Every child act outs and misbehaves at some time as they grow. How you discipline your child can have a lasting impact on their well-being.
These twelve alternatives to time out give you specific ways to change unwanted behaviors and challenging situations in a positive way.
There are many benefits of skipping time out and using positive discipline alternatives with young children.
Each alternative to time out in this guide is aimed at providing children discipline that is respectful and developmentally appropriate.
These alternatives are mostly geared towards children aged 1 to 6 years but also work well beyond that too.
1. Take a break together:
The key is to do this together and before things get out of hand. So, if your child is having a difficult time or making unsafe choices like hitting a playmate, find a quiet space to take a break together. Just five minutes of connection, listening to what your child is feeling and talking about more appropriate choice really helps. This is similar to a time in.
2. Second chances:
Ever made a mistake and felt so relieved to have a chance at a do-over? Often letting children try again let’s them address the problem or change their behavior. “I can’t let you put glue all over the table, do you want to try this again on paper?”
3.Problem solve together:
If there is a problem and your child is acting out of frustration, giving them a chance to talk about their problem and listening to a solution they have can turn thing around for the better.
4. Ask questions:
Sometimes children do things but we don’t quite get it. We might assume incorrectly they are doing something “bad” or “naughty” when in fact they are trying to understand how something works.
Ask what they are up to with the intent to listen and understand first, then correct them by providing the appropriate outlet or information that is missing. So “What are you trying to do?” instead of “why in the world…ugh!!! time out!”
5. Read a story:
Another great way to help children understand how to make better choices is by reading stories with characters that are making mistakes, having big feelings or needing help to make better choices.
Reading together can be really positive way to re-connect and direct our attention to our child.
6. Puppets & Play:
Young children love to see puppets or dolls come to life to teach positive lessons. You can use puppets to teach your child what you expect.
Here is an example of what they could sound like:
“I’m honey bear and oh it looks like you scribbled crayons on the ground, I’m flying to the kitchen to get a sponge for us to clean it up together. Come along!” after cleaning up together “Oh now let’s fetch some paper, will you color me a picnic on the paper? Paper is for coloring with crayons!”
7. Give two choices:
Let’s say your child is doing something completely unacceptable provide them with two alternatives that are safe,respectful and acceptable.
Let your child choose what they will based on the choices you presented.
By giving two choices, your child can keep some control over his decisions while still learning about boundaries and expectations.
8. Listen to a Song:
Sometimes taking a fun break to release some tension and connect is all that children need to return to making better choices and for us parents to loosen up a bit and let go of some stress.
Listen to a song or take a dance break!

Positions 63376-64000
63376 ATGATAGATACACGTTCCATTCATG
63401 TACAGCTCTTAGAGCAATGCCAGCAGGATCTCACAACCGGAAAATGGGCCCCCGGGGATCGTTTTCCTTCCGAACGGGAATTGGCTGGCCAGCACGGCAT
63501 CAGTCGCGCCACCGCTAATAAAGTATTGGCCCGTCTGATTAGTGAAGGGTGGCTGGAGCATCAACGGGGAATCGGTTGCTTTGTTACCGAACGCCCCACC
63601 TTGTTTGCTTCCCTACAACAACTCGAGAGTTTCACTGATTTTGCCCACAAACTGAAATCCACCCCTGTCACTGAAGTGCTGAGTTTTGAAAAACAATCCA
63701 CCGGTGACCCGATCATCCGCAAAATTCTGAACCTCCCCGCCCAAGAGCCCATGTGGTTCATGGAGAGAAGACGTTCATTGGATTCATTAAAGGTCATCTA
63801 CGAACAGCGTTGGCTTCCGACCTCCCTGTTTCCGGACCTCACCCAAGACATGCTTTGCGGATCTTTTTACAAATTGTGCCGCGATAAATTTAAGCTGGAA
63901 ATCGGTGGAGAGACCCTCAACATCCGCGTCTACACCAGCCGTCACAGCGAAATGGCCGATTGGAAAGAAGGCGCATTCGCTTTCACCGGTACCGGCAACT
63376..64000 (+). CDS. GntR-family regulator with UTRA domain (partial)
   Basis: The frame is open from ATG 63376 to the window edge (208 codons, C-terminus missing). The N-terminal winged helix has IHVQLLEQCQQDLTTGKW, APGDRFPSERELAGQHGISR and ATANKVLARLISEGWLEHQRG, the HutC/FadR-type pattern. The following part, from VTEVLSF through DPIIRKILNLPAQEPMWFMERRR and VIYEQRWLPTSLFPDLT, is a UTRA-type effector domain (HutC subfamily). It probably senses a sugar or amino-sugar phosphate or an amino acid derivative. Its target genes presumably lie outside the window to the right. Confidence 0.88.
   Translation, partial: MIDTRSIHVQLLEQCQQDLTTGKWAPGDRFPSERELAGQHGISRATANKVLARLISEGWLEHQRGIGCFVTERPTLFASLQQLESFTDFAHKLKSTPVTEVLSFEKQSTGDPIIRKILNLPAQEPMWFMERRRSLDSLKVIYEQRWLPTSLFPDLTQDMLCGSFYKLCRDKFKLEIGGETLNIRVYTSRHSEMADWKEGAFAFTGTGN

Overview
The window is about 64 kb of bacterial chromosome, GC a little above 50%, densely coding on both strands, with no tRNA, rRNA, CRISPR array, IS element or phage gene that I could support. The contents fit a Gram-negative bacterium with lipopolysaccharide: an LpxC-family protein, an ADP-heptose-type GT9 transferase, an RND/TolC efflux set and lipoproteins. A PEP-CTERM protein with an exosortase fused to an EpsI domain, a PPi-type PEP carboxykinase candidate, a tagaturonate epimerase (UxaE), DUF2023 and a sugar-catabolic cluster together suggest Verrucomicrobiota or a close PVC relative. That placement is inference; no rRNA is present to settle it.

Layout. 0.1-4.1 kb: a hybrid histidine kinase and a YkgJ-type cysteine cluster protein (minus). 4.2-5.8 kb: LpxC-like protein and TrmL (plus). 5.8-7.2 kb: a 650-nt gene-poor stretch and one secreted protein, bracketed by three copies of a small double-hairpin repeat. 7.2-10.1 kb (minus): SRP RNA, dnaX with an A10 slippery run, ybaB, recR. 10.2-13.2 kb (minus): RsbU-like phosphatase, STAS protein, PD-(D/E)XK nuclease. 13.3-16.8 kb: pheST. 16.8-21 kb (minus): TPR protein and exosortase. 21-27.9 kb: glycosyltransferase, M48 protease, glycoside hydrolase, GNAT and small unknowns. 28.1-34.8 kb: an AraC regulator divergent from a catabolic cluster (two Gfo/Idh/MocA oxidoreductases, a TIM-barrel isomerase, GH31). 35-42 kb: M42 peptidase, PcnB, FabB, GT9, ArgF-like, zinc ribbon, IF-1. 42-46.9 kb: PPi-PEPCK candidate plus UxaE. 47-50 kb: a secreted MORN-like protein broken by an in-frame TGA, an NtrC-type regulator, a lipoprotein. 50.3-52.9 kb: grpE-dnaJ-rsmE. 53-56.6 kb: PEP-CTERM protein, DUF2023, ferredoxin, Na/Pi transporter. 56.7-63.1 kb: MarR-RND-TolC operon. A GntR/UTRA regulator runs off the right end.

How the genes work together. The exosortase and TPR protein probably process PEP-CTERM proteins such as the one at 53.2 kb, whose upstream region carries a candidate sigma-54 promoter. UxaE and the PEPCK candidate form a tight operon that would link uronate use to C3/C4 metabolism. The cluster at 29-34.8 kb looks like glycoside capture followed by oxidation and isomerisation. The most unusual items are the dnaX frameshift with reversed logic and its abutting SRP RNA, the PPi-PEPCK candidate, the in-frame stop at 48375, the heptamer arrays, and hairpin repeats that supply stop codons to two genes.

Changing locations often gives us parents a chance to re-direct behavior to something more appropriate.
Redirecting your child’s behavior might sound like this:
“I cannot let you scale the book shelf. You CAN climb on the monkey bars. Let’s go outside and practice that instead!”
“Cutting the carpet with the scissors is not acceptable. Let’s go outside and cut some grass.”
10. Pause & Breathe:
Is your child acting out or pushing your buttons?
Press the pause button and take a big deep breath. Changes in your breathing pattern can directly affect your brain and how you think and react. Pausing and taking a breath can actually keep you from yelling and being too reactive.
In fact, both you and your child can benefit from taking a calming pause and practicing some breathing excercises.
Take a big “lions” breath to get out frustrations or short and quick “bunny” breaths to feel calm and re-energized.
Once you have taken a breathing break you can explain your expectations and encourage your child to make a better choice.
11. Draw a picture:
A wonderful way for children to talk about mistakes is to make a picture of what they did or could have done differently. It’s a low key way to open a window for talking to each other about making better choices.
12. Chill-Out Space:
For a time out to work it needs to be something that helps everyone calm down, not something that makes children frightened or scared.
A chill-out space is an area where children can go sit and think, tinker with some quiet toys, have some space alone until they feel ready to talk or return to being with others.
Using the chill out space should be offered as a choice and not a command. Using a calming corner or chill out space has direct benefits on your child’s emotional regulation.
Misbehavior is often caused by emotional overload. A chill out space can be a fantastic tool in supporting your child as they learn how to manage their emotions.
Every child and every situation is unique so these tools are not one size fits all but rather a list of ideas to lean on to expand your parenting tool box.
Striving to use pro-active tools like the ones in this guide tend to work well and encourage better behavior than having to react when things have gotten out of hand.
Peace and Be well,
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